Wherever he is, photographer Jake Horn makes sure that he's able to capture the light peering through the carpeted sky. It's a fascination with photography and nature that he just can't shake off. It's overpowering and empowering at the same time and we can only imagine the joy it brings him whenever he gets to capture the image that is in his mind's vision. We have different reasons why we pick up our cameras. In this short interview, we learn all about Jake and his love for the art and the outdoors.
Hello, Jake. Welcome to the Lomography Online Magazine! How did you get started on your photographic journey?
My love for photography started the summer before starting high school. During my first job, I saved up enough to buy my first Nikon compact and began running rolls of film through it. I found it intoxicating to get shots back from the lab and discover images that came out the way I envisioned. Photography transitioned from an interest to a passion during college, where I had better access to nature.
How would you define photography?
It's creating images of your vision during a brief moment in time. When done correctly, by someone who has honed their skills over years of practice, it can be a true form of art. The only difference from painting is that a painter can create anything from their imagination, where a photographer must balance imagination with what nature is providing.
What do you like most about it?
My favorite part is being out in nature chasing the perfect shot. When I’m shooting in rapidly changing light, my brain is hyper focused trying to plan for all the variables. After I feel that I’ve captured a proper image, I get a euphoric sense of accomplishment.
Your landscape shots are just awe-inspiring. What goes on in your mind while you're creating your images? How do you prepare for your shots?
I never feel like I've planned enough for a location, but it's tough when you’re traveling someplace for the first time. I spend time googling images to get location ideas and see what has already been done, and avoiding those clichés. While shooting, I watch the light and make adjustments on the fly. That consumes much of my concentration. Basically, I put myself in a beautiful spot at the right time of day and explore the potential.
Do your travels affect the way you take photographs? How?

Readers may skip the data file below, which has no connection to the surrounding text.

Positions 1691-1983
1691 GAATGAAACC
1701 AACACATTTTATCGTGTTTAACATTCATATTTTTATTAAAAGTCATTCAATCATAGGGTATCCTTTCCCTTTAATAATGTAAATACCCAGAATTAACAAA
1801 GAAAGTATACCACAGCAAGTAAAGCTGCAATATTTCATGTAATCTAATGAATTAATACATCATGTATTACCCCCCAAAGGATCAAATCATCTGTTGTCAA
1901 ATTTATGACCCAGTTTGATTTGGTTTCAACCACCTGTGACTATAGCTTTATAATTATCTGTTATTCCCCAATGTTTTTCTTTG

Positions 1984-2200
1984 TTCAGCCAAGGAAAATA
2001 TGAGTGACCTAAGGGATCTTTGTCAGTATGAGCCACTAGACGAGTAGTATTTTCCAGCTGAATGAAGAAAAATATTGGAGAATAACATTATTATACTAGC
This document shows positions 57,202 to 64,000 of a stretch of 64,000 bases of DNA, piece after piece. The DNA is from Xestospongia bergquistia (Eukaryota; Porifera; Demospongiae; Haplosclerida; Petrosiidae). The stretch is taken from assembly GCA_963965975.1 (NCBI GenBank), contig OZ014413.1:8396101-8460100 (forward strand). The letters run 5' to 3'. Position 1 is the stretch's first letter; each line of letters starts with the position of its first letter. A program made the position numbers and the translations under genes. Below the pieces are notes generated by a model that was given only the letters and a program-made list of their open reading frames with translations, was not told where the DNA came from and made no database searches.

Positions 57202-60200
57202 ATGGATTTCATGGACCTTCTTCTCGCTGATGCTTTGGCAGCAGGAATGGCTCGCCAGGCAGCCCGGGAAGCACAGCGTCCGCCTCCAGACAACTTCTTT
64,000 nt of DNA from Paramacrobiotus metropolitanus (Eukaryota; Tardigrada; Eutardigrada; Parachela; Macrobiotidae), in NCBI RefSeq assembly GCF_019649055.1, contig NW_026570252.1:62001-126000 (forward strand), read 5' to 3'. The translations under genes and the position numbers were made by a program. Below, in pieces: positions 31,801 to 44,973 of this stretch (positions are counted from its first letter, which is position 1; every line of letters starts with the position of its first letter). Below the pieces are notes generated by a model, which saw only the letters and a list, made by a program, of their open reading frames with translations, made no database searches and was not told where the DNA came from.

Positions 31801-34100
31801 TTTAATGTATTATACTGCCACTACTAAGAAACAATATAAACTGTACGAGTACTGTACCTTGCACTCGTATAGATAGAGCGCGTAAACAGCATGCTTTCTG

Honestly, I think my photographic preferences affect the way I travel more than ever. I prefer shooting landscapes, but will practice street photography in the city and story telling shots while traveling.
What's your favorite destination?
I’ve found Wyoming to be one of the most beautiful states in the country. It offers many alpine hiking opportunities without the usual National Park crowds.
Why choose film for your creative work?
When I switched to digital in its early years, I noticed my interest in photography steadily dropping. There was something about having unlimited shots and instant feedback that took the fun out of it. I realized that I missed experimenting with different emulations, pushing and pulling, and living with the imperfections. Shooting film, more than anything, forces me to become a better photographer. I could go into my thoughts on the ephemeral "look" of film, but I just like it better.
How do you see the film photography/community in the next five or ten years?
I see it staying about the same as it is now. The industry won't see more growth until the major players start bringing out new film hardware and emulations. I’m hoping that Kodak’s reintroduction of Ektachrome ignites more excitement and builds market confidence.
What was the greatest advice you've ever received concerning your photographic career?
I find a Galen Rowell quote very helpful on those cold morning and rainy days... “You only get one sunrise and one sunset a day, and you only get so many days on this planet”. Many times, it's the motivation I need to get out there and shoot (when some of the best light is available).
What challenges you to create?
Sharing my photos on my website and Instagram has pushed me to create better quality and in more quantity. I think you need to be sharing your work and opening it up to criticism to grow as an artist.
When it comes to gear — do you think having a certain setup affects your ability to produce quality content?
I definitely think having the right tools for the job are required. My gear selections come down to what format to select (35mm, medium format, 4x5) and then what focal lengths are needed for a specific location. I’ve found that getting hung up on what camera brand, or which lens is better, to be a net loss in productivity.
How does a perfect day look like for Jake Horn?
Waking up in my sleeping bag and opening the tent to see a dynamic sky getting ready to light up. After shooting through sunrise, there’s nothing better than coming back to camp and making some hot coffee to enjoy the morning.
Lastly, what's next for you?
It’s hard to say, not sure how much of a professional career there is in landscape photography, but for me it’s a passion, not a job. As long as I can still get film and get to secluded spots in nature I’ll be happy.
We would like to express our gratitude to Jake for supplying us with the photos and letting us feature his images in the Magazine. If you're interested in his work, you may head over to his Instagram and website for more.